Beware of mangoes!

Tasneem Noorani
Three of our four dictators in our 61-year history stayed almost a decade each. The second one could not match the others, because despite the strategy and tactics taught to him in the academy and being the best of the best, having made it to the top, he lost half of his command and surrendered 91,000 of his troops to the enemy. If the law of probabilities is anything to go by, the next dictator would also be around for a decade.
Our first dictator did a good job in infrastructure building and industrialisation but he showed the path to future dictators. The second did not get enough time to leave a mark on the country internally but had the singular distinction of losing half of it. The third sowed the seeds of Islamic extremism by patronising the clergy, a concept unknown in Islam, and patronising superficial Islamic education. The fourth completed the task by provoking the Islamists by parroting his enlightened moderation philosophy and following a foreign policy with the singular objective to secure his own position.

If we compare ourselves with 1958, when the country was rescued from the bungling and corrupt patrician by a dictator, are we any better? Are our inter-provincial relations any better? Is our society any more peaceful? Have we solved the mother of all problems, the Kashmir issue? Are our people more confident as a nation? Sadly, the answers to most of these will be ‘no’.

Let us see how we have done since October 1999, when a slimmer Gen. Musharaf told us on TV, the result of the brainstorming he had with his colleagues, that he had come up with seven areas of trouble which he resolve to set right. He promised to end inter-provincial tensions. At the end of his nine years Balochistan, is sitting on a keg of explosives. The NWFP is not in anyone’s control. The National Finance Commission continues to run on interim and ad-hoc decisions and water distribution issue stays unresolved.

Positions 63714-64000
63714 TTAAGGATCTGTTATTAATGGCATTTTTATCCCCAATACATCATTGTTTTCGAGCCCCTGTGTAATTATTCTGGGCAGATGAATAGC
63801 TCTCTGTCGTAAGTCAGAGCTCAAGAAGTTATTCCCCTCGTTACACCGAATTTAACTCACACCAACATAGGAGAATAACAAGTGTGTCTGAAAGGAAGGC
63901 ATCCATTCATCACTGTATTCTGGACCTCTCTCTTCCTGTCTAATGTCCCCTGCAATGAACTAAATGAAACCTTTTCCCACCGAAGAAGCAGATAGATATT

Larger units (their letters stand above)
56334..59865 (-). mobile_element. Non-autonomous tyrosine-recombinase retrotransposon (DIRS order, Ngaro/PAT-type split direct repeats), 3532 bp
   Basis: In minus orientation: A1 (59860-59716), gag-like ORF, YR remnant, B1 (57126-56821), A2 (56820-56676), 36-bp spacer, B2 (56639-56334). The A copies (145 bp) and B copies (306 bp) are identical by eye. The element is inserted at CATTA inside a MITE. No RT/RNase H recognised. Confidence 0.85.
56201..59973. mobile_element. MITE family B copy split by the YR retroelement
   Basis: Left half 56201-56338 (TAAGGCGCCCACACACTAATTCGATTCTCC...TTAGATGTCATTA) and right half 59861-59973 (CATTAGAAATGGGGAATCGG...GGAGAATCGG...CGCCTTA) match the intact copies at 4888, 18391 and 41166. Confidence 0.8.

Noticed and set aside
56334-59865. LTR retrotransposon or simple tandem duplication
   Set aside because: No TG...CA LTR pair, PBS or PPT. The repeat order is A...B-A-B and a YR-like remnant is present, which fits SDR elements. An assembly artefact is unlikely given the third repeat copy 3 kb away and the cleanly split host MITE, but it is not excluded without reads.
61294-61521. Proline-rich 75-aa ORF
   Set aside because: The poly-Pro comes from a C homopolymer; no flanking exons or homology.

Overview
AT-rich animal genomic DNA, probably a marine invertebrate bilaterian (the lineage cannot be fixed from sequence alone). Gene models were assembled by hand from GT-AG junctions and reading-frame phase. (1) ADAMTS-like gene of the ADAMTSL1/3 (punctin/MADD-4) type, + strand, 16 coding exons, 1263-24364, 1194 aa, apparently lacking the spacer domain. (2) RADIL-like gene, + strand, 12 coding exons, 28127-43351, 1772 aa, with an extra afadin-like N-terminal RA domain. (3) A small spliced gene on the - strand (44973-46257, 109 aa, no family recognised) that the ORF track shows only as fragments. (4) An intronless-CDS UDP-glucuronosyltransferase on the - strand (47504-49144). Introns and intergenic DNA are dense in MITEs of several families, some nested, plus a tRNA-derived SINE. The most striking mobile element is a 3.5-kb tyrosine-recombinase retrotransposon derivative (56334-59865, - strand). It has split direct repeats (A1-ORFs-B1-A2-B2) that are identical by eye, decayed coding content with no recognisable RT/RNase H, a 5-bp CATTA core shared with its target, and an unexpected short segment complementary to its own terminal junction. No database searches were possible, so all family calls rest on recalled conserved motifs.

He promised to empower the grassroots, He did so by creating one hundred-plus dictators, the nazims, at the grassroots level, for his political empowerment, and in the process destroyed a perfectly good delivery system; the result, all provinces are unanimously asking for a complete reversal of the system.

He promised economic strengthening. He achieved some success in enriching the upper class, but people are still waiting for the trickledown effect. Economic progress during dictatorial regimes flows from the perception of certainty for the investor, and has nothing to do with inherent strengthening of the system, as evident from the washing away of all achievements, within four months. He promised eradication of corruption and ended up condoning and endorsing it through a law, in order to prolong his stay. He promised supremacy of law, but spent most of his nine years trying to subjugate, dismiss and arrest the custodians of law: i.e., the judges.

He promised the strengthening of institutions, and look what he did to the bureaucracy through his devolution plan. At the grassroots, no one knows how to get anything implemented, because it takes too long to figure out who would do it. The public is confused and the bureaucracy is in disarray. The judiciary is destabilised and confused and the judges do not know, who is coming and who is going

But despite this record, Gen. Musharaf in his swan song, insisted on only talking of his achievements. It has taken him a long time to realize that he had overstayed his welcome. His timing of his throwing in the towel indicated that he left it till the very last, hoping that something would rescue him.

All civilized societies want a change of government to be peaceful and their presidents shown respect. That is why it was great to see the president being given a farewell honour parade. There is obvious assurance of a safe exit, as envoys of the British and the Saudi governments — both in the capital days before the resignation — negotiated safe exit for him.

Talk of his trial and retribution is not going anywhere, especially because he is from the army. While they did not support him in his bid to stay in power, they would not allow anyone to disgrace their former chief. This is all fine and understandable. No one wants unpleasantness. But how do you curb such adventuers in the future, unless there is some retribution, some price to pay. All dictators in Pakistan can look forward to a peaceful retirement, as long as you keep away from exploding mango crates.

Within the army, officers are shorn of their rank, put in the quarter-guard, even executed if they infringe army rules. But when the army sends their man to head the government he is allowed to flout all civilian rulers, even if it be the constitution of the country. We are in trouble as a nation, unless we find a solution to this.

The writer is a former federal secretary. Email:

Source: The News, 23/8/2008

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